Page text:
For me, the best option was always toss the mandate and keep everything else under the severability clause. This usually invokes a chorus of folks explaining how without the mandate the insurance companies go bankrupt so we must have the mandate. To this my response is: "You have fallen victim to an old incumbent mind trick." The phrase that needs to be inserted before this defense of the mandate is: "keeping everything the same, and ensuring to the insurance companies the same profitability, then . . . ."
So what happens if the Supreme Court eliminates the mandate but retains mostly everything else? Answer: the insurance companies rush back to Congress to get changes in the law. But now, the fun begins in earnest because the dynamic has changed. This again is lost on most folks. "Congress is even more conservative now than it was in 2010, whatever comes out of Congress will be worse than what we have now." Hah! Don't you realize you can, under the right circumstances, get more out of a broken and dysfunctional Congress than you can out of a functioning Congress? It all depends on who is desperate and what the leverage is.
The critical difference is that last time the insurance industry as a whole were fairly united, and a substantial number of interests won by ensuring that nothing passed. To get legislation --especially with Rahm Emmanuel doing his Lionel Hutz impression -- required concessions that served incumbent interests bent on blocking the legislation.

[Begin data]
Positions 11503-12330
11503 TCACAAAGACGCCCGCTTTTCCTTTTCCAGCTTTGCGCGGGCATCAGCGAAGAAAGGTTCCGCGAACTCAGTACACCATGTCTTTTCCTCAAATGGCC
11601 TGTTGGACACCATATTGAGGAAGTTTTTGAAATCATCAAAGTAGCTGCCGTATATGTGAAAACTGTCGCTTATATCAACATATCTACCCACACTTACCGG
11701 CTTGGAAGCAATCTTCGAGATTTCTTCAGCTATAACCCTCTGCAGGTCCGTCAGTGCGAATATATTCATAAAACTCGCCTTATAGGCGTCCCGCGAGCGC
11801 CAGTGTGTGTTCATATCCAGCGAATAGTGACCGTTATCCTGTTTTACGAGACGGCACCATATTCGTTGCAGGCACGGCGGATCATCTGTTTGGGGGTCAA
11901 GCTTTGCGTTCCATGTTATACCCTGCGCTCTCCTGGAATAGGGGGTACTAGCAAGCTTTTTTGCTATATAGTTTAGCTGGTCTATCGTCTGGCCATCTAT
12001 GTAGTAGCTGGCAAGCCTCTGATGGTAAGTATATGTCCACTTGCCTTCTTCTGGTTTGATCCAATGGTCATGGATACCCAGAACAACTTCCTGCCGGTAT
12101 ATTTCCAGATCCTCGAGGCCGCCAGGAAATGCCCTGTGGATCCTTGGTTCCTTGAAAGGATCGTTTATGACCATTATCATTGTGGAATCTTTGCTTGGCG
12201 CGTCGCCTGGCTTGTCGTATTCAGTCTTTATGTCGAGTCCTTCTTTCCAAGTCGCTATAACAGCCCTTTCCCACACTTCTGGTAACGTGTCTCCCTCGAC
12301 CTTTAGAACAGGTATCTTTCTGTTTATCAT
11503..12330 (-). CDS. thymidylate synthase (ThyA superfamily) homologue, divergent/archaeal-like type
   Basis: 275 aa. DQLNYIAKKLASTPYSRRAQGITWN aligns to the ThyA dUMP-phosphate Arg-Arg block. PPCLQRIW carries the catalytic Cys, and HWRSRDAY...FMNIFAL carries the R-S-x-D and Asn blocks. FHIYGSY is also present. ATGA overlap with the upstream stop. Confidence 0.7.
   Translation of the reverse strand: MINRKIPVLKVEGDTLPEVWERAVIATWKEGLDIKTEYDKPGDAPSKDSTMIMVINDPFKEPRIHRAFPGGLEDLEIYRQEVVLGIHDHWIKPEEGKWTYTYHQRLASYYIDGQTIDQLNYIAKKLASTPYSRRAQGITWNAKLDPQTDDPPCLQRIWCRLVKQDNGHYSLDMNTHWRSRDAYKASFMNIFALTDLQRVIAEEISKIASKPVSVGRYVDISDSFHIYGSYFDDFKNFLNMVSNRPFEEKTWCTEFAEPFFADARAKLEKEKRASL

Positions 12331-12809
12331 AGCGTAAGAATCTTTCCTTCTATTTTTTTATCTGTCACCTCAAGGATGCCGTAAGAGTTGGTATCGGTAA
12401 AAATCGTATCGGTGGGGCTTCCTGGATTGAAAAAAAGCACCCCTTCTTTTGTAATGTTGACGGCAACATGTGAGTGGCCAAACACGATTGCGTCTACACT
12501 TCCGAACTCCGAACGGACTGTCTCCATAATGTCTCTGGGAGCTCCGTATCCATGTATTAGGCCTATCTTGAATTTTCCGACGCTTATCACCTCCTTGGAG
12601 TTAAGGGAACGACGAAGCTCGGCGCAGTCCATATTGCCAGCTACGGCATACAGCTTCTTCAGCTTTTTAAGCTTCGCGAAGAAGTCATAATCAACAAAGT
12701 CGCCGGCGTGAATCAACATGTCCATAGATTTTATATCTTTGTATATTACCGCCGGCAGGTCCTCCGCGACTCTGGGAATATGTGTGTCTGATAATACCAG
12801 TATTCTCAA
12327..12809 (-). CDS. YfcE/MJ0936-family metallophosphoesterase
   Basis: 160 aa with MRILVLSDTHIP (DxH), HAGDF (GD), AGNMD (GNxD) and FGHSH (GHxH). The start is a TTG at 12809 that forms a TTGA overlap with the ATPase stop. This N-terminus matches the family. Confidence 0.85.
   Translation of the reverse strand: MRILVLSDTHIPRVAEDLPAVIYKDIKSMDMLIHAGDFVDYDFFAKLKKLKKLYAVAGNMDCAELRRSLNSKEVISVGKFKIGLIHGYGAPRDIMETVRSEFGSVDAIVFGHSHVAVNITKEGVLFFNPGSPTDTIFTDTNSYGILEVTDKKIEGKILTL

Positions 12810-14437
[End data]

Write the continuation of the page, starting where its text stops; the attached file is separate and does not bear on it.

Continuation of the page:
Here, the dynamic is reversed. The insurance companies desperately want something, and must overcome the dysfunction and institutional resistance to get it. Equally powerful interests are not necessarily opposed, but they want other things and want to protect their turf. And even the insurance industry is not united. With things thrown open and everyone eager to act to avert a perceived catastrophe, the myriad of special interests comes out for a destructive feeding frenzy and defensive plays as everyone scrambles.
Is virtue necessarily triumphant? Of course not. There are a million ways for the forces of universal coverage to take a gift like this and blow it. It starts with being beaten in your mind. "Always wait for your opponent to give himself to you," advised Aral Vorkosigan. "Usually, you are in such a rush to give yourself to him you miss your chance." But even the best strategists can run afoul of numerous legislative traps and subsequent implementation. But rarely do you have the other side starting out at such a disadvantage as would be the case if the mandate were struck down.